Actually, instead of a puzzle, think of your application as a pie chart: 1/3 is your GPA and the difficulty of the academic courses you took in high school, 1/3 is your extracurricular activities, personal statements, and unique persona, and the final 1/3 is made up of your standardized test scores. (This is approximate.) When Yale looks at your application, your test scores are only 1/3 or less of what they are interested in. This has pros and cons.

One pro is that your SAT scores aren’t the end-all-be-all of your application! Maybe you aren’t a great standardized test taker (trust me – this is a learned skill), but you did very well in school, were the captain of the soccer team, and volunteer on the weekends. You’re still looking good to the admissions committee!

However, one con is that that SAT is still approximately 1/3 of your application. Which means that all the time you studied for the SAT, plus the 4 hours of your life you spent taking the SAT, determines quite a sizable chunk of your application. You spent four whole years improving your GPA and developing your interests outside of the classroom, but your SAT score was determined in one measly morning.


What You Can Do

Prepare, prepare, prepare! If you haven’t taken your SAT yet, or you have time to retake it before applying to Yale next fall, then you have plenty of time to study and ready yourself for the SAT. Test taking is a skill that can be learned over time and with practice, just like playing Ping-Pong or leaning the ukulele.

The best thing you can do right now is create a reasonable SAT study schedule for yourself that you’ll be able to stick to consistently between now and test day. Study a little every day until a day before the test … then relax!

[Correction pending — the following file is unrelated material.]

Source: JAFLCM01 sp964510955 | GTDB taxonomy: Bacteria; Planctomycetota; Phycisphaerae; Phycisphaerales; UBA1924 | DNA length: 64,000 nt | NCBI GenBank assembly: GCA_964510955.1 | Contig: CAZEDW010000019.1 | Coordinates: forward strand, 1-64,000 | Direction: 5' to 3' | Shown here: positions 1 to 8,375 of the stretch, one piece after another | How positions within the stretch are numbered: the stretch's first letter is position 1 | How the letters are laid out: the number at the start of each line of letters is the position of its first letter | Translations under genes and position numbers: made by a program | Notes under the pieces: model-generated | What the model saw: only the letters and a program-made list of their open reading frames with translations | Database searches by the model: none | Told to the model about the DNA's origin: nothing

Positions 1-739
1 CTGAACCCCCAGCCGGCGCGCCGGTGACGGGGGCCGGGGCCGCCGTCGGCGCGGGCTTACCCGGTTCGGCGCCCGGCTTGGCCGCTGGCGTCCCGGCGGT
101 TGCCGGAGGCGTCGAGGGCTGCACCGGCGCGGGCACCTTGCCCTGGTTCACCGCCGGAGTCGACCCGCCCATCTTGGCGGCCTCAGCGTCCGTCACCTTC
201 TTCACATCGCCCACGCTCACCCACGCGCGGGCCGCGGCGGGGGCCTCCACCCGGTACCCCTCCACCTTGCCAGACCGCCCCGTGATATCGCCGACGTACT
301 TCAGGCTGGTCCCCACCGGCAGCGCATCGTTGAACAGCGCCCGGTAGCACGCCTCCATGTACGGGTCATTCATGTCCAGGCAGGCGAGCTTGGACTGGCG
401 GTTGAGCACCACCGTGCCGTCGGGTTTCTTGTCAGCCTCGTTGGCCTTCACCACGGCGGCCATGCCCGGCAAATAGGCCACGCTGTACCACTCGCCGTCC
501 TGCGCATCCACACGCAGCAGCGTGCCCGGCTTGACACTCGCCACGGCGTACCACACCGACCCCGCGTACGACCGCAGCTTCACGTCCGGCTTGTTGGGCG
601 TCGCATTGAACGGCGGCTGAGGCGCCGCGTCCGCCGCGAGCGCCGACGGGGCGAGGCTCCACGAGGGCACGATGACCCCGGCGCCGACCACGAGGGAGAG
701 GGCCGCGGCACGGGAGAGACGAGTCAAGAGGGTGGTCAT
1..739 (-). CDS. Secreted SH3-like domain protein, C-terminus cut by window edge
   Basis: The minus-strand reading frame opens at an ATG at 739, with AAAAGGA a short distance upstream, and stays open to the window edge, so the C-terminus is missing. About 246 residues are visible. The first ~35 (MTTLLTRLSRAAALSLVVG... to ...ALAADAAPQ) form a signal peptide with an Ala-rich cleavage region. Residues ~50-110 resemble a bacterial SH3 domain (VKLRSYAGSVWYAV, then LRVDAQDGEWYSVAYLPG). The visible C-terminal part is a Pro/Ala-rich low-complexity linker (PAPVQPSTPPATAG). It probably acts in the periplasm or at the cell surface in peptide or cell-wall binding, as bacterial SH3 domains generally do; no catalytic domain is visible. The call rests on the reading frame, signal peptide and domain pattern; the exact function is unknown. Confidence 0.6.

One way to fit SAT studying into your busy schedule is to download a Free SAT Flashcard App and start quizzing yourself on the most common SAT vocab words. You can do this while waiting in line at the grocery store, during commercial breaks of your favorite TV shows, in between classes – basically any time you have a spare 5 minutes or so. Making time that is normally unproductive and boring into SAT study time is an incredibly valuable way to sneak in quick study sessions without drastically changing your life. Little bits here and there really add up!

Another very important step in the SAT study process is to find a prep program that works for you. Look for a program that mimics the types of questions that you’ll find on the SAT, and stick to it. Magoosh offers a 1-Week Free Trial of our SAT program – check it out!



About Rita Kreig

Rita helps high schoolers find Magoosh, improve their SAT/ACT scores, and get into their dream schools. She earned both her BA and Master of Pacific International Affairs from UC San Diego, where she also studied Spanish, French, and Portuguese. Rita loves education and marketing, just as much as she loves vinyasa yoga and baking chocolate chip cookies.